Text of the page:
We were treated to a full, four-course, meal for the whole group (about 30 of us in total), consisting of a variety of salads, a variety of pizzas, dishes of spaghetti, and deserts (tiramisu and lemon cake), all served family-style, so that we got to try a little of everything.  For drinks, there were cold pitchers of beer, which went well with the meal and satisfied both older and younger company employees. (Many of my co-workers are in their early twenties.)  Pictures of some of the delicacies we enjoyed are below.


My favourite of the four salads we were served (Greens with Figs and a semi-sweet dressing)

20121227-175116.jpgPizza Margherita (Fresh plum tomato sauce, fior di latte mozerella, finished with grana padano, fresh basil & extra virgin olive oil)


Spaghetti Alla Puttinesca (Long thin pasta, tomatoes, garlic, onions, anchovies, olives, capers, chilis, oregano, grana padano & extra virgin oil)

I very much enjoyed the Neapolitan pizza I sampled at Verace Pizzeria as one component of the varied meal we were served at the luncheon and, probably, with some soup or salad, one of these pizzas would make a good, light lunch for a single diner. (This restaurant does seem to do good business at lunchtime, particularly during the summer when the outdoor patio is open.)  But I can’t see ordering Neapolitan pizzas, at least by themselves, for home delivery.   Home-delivered pizza has to be more substantial so the pizza itself can suffice as a meal, and the recipient is delivered on pizza night from any toil or trouble related to food-preparation.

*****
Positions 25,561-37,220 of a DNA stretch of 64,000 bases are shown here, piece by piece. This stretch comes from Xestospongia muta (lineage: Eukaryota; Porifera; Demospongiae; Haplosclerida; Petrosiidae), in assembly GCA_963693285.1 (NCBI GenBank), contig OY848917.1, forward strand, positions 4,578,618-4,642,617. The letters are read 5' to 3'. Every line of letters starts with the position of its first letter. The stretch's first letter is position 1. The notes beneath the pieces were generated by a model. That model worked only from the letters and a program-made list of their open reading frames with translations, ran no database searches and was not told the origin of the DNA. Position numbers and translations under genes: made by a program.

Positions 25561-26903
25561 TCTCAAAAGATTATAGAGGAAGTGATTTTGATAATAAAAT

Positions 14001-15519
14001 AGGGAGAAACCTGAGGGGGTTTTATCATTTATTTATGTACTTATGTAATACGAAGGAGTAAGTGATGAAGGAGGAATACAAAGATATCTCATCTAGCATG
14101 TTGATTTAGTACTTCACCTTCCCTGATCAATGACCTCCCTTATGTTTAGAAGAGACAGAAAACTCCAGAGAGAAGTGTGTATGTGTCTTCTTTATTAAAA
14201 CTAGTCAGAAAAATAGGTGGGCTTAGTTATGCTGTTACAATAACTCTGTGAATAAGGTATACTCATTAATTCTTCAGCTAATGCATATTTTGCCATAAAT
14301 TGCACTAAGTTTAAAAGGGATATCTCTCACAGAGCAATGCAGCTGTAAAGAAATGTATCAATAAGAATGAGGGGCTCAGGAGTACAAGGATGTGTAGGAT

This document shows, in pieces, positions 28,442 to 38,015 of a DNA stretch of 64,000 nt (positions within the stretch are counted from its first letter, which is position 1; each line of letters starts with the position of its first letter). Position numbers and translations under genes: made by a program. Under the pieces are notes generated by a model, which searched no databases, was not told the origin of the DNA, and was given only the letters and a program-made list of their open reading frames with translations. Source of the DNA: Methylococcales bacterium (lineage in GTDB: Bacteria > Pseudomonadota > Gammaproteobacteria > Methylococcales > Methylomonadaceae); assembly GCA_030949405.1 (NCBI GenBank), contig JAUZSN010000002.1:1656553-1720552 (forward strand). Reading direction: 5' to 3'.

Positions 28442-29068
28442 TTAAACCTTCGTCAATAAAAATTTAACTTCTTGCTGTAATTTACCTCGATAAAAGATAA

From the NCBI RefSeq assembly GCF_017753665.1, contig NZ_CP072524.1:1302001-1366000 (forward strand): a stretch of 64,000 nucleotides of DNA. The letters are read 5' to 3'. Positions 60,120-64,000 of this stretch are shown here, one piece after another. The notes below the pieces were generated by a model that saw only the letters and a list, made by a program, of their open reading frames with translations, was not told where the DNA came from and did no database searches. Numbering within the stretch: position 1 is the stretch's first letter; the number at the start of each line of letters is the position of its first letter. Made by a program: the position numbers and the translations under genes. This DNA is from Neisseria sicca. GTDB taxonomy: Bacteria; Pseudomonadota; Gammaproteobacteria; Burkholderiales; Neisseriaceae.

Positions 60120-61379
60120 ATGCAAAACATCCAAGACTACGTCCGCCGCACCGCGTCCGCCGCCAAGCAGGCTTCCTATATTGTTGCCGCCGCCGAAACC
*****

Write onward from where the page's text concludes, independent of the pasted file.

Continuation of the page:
If you’re in Vancouver, or plan a visit, and are interested in trying Verace Pizzeria, the address is 189 Keefer Place (near Tinseltown and Rogers Arena). For reservations or inquiries, the phone number is 604-669-5552.

( block to ogers Arena and Tinseltown)



The pizzas made by Athene’s Greek Restaurant on West Broadway in Vancouver are one of my favourite things in the whole wide world–at least in the category of food. They combine the best of Greek ingredients, the North American style thick crust with generous toppings, including lots of cheese, and the creativity and entrepreneurship of Vancouver’s Greek immigrant community, especially the pizza-chefs (not just pizza-makers) at Athene’s. There are other Greek restaurants in Vancouver that make similar-style pizzas, that I’ve enjoyed.  But, in my experience, Athene’s makes the best pizzas of any of them, and Vancouver-Greek pizzas are the pizzas with the most pizzazz that I’ve ever eaten, anywhere.